Three Poems – Lisa St. John

Lisa St. JohnLisa St. John is a high school English Teacher and published poet. Her newest endeavors include a memoir in progress and, of course, poetry. Her first chapbook, Ponderings, can be purchased at Finishing Line Press. She lives in the beautiful Hudson Valley of upstate New York where she calls the Catskill Mountains home. Lisa has published her poetry in the Barbaric Yawp, Bear Creek Haiku, Misfit Magazine, The Poet’s Billow PKA’s Advocate, Haight Ashbury Literary Journal, The Ekphrastic Review, and Chronogram Magazine. The poem “There Must Be a Science to This” won The Poet’s Billow’s Bermuda Triangle Contest and “Mowing the Lawn” was shortlisted for the Fish Poetry Prize and later published in Fish Anthology 2016. She also has several travel articles posted on GoNomad.com. When she is not reading or writing longer pieces, Lisa enjoys thinking out loud on her blog, Random Mind Movements.

 

The Whens of Now

When the gloaming begins and the sky becomes a Turner painting,
when the air smells of fallen leaves and cut grass and the dog is tired from her run and the cats are just waking in a crepuscular mood, and crickets serenade the last of the fireflies—that now.

When hero-bats flood the dwindling horizon light and frogs are in a brief conclave with the sleepy bees,
when trees turn silhouette from the bottom up and when the product of technology and nature lovemaking blinks on

one by one in solared garden lights–

when just before the darkening oranges take over for their 15 seconds of fame and we could be in the Sedona Red Rocks or in a field of Van Gogh’s St Remy sunflowers,
when we sit on the rooftop in San Miguel de Allende drinking wine,

when, when, when this is now—if only for a moment. It was.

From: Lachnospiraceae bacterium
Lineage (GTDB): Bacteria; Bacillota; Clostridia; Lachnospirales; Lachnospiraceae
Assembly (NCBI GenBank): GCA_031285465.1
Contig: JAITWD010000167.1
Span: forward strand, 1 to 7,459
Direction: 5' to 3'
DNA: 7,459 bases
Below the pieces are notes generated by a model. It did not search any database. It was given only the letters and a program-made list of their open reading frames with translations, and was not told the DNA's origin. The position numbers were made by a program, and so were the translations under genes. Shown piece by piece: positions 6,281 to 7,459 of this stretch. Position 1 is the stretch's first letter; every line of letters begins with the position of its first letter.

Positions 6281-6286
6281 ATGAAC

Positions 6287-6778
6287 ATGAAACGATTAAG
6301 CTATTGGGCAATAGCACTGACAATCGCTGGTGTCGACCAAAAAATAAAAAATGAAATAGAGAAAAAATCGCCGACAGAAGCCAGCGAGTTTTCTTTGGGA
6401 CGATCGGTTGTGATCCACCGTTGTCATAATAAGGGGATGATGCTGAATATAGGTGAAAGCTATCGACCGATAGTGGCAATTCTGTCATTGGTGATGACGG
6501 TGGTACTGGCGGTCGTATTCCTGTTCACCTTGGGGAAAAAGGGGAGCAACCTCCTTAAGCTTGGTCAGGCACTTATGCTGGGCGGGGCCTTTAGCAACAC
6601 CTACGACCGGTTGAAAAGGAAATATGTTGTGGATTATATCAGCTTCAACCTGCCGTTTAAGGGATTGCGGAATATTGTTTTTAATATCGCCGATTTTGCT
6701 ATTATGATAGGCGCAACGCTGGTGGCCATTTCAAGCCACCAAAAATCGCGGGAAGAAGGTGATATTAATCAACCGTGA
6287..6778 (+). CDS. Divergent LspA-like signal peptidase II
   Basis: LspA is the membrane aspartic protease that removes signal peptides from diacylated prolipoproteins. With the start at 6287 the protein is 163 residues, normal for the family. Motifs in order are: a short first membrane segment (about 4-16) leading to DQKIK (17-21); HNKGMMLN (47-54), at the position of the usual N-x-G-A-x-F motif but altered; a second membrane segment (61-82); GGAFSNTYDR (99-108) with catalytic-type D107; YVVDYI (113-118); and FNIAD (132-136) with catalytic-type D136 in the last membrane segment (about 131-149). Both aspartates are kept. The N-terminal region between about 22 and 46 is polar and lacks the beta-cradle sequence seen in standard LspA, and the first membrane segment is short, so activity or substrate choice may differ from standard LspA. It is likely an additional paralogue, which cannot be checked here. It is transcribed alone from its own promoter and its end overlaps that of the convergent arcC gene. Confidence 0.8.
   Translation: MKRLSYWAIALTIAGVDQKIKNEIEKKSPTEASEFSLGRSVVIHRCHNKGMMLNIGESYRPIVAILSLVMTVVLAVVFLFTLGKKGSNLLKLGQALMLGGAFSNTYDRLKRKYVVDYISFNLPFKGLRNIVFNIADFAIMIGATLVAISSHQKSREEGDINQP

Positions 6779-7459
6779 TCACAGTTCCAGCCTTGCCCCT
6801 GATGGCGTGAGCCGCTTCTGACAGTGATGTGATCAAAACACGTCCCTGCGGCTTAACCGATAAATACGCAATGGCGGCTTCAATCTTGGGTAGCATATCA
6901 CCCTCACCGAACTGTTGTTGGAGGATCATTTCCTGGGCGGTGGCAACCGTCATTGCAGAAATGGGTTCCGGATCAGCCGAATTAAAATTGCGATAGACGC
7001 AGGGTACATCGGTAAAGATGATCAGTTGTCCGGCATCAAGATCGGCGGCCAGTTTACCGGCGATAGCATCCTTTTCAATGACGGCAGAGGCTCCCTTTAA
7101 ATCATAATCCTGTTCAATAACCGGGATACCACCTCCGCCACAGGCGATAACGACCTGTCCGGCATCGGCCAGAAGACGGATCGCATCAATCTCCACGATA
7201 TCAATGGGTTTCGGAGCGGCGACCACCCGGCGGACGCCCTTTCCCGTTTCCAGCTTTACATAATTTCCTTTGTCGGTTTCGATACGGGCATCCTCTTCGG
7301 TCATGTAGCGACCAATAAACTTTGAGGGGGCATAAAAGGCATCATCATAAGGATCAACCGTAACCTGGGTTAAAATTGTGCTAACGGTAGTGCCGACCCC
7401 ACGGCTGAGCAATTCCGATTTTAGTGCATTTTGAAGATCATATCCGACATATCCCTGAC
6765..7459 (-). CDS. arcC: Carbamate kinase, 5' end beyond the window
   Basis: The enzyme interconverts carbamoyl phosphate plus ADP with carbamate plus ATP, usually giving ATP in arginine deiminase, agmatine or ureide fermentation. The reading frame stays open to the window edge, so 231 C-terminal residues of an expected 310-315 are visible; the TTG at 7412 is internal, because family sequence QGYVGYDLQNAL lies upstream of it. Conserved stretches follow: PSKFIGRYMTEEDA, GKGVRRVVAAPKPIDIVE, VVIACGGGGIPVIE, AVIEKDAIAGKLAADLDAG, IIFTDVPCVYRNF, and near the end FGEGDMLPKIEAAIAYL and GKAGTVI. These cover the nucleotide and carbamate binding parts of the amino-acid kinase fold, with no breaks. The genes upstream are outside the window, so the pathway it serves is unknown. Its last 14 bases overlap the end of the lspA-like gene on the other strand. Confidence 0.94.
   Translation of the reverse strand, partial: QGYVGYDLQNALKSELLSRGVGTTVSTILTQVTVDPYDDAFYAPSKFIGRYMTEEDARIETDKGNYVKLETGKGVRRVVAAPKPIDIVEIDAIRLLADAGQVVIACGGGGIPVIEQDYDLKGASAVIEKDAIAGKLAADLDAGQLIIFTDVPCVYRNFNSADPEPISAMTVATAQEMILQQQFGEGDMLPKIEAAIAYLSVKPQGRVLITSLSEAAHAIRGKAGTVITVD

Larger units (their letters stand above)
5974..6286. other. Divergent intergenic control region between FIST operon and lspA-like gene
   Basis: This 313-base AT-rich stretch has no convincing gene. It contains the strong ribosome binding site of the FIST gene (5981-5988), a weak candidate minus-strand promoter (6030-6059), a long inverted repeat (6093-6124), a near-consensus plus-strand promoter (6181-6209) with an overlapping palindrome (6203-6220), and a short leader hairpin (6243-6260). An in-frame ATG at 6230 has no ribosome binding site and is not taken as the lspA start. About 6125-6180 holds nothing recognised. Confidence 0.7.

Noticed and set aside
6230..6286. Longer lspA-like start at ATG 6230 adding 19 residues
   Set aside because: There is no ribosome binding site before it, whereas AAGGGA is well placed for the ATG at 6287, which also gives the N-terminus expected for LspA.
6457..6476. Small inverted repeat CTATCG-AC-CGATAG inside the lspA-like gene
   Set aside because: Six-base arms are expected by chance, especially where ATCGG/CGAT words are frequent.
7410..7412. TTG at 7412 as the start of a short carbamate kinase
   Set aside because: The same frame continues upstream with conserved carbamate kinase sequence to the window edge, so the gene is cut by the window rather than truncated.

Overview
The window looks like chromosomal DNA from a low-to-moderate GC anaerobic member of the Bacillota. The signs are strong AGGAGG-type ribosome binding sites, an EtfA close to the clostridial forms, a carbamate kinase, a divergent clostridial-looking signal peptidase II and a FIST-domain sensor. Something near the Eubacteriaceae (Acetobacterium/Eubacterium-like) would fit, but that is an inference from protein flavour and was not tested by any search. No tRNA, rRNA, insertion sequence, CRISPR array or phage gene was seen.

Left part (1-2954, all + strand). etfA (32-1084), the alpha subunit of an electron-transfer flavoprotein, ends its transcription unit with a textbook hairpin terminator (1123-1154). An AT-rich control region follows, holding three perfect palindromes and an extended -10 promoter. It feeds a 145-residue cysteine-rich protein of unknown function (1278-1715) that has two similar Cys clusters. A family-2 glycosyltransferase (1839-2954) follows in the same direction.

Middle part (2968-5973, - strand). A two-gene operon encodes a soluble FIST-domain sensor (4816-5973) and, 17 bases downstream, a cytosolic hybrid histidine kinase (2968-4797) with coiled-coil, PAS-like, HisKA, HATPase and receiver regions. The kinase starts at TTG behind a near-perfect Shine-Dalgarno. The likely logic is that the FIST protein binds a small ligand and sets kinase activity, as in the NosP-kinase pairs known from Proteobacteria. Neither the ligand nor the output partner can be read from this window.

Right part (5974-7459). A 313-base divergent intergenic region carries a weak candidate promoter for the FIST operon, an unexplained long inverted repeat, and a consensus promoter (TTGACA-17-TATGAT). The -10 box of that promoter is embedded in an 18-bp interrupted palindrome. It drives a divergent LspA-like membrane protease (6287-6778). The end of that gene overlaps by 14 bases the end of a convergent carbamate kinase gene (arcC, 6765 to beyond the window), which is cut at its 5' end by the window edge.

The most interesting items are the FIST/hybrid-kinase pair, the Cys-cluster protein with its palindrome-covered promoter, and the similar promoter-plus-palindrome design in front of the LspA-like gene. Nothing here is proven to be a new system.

Oh, here comes the past tense again. Not yet.

 

Maybe Then

I want to die before the imprinted pads of paper run out,
your logo disappearing.
I hurry to finish painting the barn because maybe when it’s done I too can be done
and go.

But then there’s the deck. I’m not sure what you would have wanted me to do with that. Repair? Tear down and make new?

My anger and frustration are only quelled by hiding the anger and frustration and
it takes a lot of energy. It takes a lot of work.

Maybe when I am brave enough to listen to your voice again…the podcasts, the interviews—
maybe when I can at least
listen to your playlists (ever the DJ, you were).

Maybe then I can go.

Life is, indeed, very long, but I am more than hollow; I am carved and crooked.

Maybe when I can stop noticing your favorite yellow finches dining on purpled coneflowers—maybe if I can stop the tears when the pinks of apple blossoms from your tree appear
and fall
and stick to the wet wooden porch swing, maybe when September’s soft beckoning breeze refuses to remind me of your hand on my cheek—

maybe then.

 

On Seeing the Pieta

Her gentle face, eyelids crushed forever downward, holds in
the gasping sob that is her heart. One hand wrapped, one hand questioning, she breathes from the womb.

No thought is left. It is only desire and death, as always. Merciful pity, if one could be so redundant, has left no words for the mouth or mind—only salt.

Mary, your folds envelop so much more than your son. You are the eternal lap. A vestigial icon of femaleness,
how many goddesses died as whores to make room for you?
How many crones cried for the death of blood as birth? As power?
Your sheer spiritual circumference brings my tears.

Marble majesty, did he cry as he found you underneath the chisel sound? Did he know who he unearthed?

You are of stone. You are of splendor. You, mother of all mothers, are my secret pagan queen.